being a mom

This Plane Turbulence Story Is The Last Thing New Moms Should Read Before Flying

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This Plane Turbulence Story Is The Last Thing New Moms Should Read Before Flying shutterstock 155311016 280x187 jpgAlmost every parent I know has flown with their baby on their lap before. My husband and I have been fortunate enough to avoid the stress and rigmarole of flying with kids. My mom is a short drive away and always watches our infant and toddler when we go on vacation.

Nonetheless, I flew with my parents as a small child, and I am well aware that it is customary to hold young children in laps instead of paying $400 for an extra seat. It just makes sense. If I had any reason to travel with my kids out of state, that’s exactly what we would do. Most airlines allow a child under two to be carried on the plane free of charge, if they don’t occupy a seat.

This seems simple enough—except for trying to keep a screaming baby happy throughout the length of a flight so that all of the other passengers don’t hate you. But of course, there’s always an unpleasant story to put a wrench in your well-made plans.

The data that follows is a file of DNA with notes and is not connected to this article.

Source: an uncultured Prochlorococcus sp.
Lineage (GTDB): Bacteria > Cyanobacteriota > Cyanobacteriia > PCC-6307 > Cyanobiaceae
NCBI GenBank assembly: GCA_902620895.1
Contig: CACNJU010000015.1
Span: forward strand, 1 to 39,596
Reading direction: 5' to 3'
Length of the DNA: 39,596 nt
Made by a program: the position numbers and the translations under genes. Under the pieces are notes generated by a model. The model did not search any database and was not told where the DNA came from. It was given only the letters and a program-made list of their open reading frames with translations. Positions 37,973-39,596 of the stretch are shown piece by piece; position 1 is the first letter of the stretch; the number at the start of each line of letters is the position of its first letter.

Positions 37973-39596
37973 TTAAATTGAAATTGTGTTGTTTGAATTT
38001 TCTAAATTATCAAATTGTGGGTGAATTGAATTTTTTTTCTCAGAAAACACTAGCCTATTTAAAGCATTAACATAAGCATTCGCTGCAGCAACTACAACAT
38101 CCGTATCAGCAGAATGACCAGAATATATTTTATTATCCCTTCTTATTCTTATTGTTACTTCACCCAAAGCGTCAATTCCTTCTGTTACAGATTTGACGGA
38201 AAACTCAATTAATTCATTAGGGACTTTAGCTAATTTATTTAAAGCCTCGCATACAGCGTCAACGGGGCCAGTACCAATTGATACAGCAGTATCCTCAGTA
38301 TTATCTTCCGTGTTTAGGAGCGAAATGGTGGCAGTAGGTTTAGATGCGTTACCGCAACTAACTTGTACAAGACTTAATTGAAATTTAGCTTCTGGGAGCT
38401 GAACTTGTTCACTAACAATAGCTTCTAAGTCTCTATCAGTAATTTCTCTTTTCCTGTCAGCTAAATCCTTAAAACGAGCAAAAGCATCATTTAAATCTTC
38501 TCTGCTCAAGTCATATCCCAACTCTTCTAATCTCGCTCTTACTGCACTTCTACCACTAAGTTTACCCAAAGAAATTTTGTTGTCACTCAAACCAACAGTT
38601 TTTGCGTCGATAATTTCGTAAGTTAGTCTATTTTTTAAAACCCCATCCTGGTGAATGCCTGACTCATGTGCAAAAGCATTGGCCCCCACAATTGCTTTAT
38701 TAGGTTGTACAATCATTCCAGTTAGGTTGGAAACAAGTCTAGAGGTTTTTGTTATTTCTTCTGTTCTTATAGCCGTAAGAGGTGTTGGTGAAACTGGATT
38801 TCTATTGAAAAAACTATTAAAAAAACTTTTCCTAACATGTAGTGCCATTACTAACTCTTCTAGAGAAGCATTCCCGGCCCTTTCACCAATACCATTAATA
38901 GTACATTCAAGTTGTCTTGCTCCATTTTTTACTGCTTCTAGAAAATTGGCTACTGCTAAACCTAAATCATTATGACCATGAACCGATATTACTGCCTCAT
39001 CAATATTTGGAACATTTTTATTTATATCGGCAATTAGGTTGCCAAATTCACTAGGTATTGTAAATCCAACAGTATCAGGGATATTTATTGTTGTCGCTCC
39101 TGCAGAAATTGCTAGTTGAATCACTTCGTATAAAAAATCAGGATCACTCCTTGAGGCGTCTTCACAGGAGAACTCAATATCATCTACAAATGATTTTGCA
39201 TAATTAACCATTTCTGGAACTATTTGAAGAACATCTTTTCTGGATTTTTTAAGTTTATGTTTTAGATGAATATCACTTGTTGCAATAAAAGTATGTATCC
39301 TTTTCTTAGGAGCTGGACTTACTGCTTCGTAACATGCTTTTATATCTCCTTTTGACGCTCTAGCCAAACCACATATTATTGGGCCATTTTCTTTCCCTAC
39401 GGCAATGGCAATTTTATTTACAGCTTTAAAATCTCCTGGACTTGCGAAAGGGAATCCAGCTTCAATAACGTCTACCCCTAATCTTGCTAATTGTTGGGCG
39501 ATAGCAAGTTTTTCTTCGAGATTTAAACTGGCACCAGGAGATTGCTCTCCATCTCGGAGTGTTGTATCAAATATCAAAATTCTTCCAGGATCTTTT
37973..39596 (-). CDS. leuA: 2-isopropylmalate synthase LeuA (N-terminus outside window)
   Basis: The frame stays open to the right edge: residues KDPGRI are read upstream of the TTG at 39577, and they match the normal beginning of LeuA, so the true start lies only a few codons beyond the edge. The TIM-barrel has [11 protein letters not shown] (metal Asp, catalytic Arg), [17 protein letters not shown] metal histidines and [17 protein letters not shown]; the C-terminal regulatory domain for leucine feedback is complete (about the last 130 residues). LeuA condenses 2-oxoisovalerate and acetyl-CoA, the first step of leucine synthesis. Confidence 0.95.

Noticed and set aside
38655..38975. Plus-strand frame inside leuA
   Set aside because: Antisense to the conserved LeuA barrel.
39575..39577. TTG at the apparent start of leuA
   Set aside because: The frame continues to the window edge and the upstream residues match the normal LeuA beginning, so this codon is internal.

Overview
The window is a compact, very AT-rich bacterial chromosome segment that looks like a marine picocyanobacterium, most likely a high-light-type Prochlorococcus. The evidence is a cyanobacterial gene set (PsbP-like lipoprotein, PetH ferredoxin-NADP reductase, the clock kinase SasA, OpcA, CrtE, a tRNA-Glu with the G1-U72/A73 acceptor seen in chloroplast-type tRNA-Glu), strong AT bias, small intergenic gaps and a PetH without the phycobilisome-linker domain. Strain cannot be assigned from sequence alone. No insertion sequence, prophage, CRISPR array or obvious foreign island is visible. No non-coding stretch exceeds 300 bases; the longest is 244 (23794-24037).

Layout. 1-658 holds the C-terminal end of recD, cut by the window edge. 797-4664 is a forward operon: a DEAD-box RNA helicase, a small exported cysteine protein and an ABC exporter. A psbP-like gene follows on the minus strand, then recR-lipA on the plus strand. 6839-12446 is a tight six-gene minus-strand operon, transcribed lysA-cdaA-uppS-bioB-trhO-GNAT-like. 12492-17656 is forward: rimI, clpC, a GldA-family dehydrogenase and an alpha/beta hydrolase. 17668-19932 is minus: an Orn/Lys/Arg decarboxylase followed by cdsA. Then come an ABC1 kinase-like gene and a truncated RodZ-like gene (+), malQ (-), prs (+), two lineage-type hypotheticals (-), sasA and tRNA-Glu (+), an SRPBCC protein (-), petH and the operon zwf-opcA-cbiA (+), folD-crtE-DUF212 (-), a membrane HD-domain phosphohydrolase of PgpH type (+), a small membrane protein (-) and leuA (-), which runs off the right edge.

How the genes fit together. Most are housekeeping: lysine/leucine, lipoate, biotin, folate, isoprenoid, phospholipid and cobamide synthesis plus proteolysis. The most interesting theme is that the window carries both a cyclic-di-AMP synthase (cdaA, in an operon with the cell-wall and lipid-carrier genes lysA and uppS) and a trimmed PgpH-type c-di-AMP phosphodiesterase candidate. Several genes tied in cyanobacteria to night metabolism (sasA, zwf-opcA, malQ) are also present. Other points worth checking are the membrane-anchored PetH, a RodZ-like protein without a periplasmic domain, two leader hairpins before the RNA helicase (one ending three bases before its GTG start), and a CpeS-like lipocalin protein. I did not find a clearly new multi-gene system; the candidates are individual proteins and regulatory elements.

On a recent flight, United Flight 1676 from Denver, Colorado, to Billings, Montana, experienced “extreme turbulence.” We’ve all experienced turbulence before, but this is where the story takes a turn for the worse.

Amidst all of the expected turbulence chaos, a woman called out for her baby—indicating that the child may have been thrown from her lap. Another female passenger “hit the ceiling of the plane so hard that it cracked.”

This is just unbelievable. First and foremost, I am so happy this child is okay since another passenger HIT THE CEILING of the plane, causing it to crack. Secondly, I am deeply upset that something as simple as traveling with a child on a lap is now tainted in a perfect example of what can go wrong during air travel.

I get that parents want to save a buck by traveling with an infant or toddler on their lap. I would do the same thing in a heartbeat, especially since it is accepted as airline policy. So far, we haven’t had any reason to fly with our kids under the age of two. Thanks to this story, I’m going to avoid cross-country family trips until both of my kids are old enough for their own plane ticket.

(Image: Nadezhda1906/Shutterstock)

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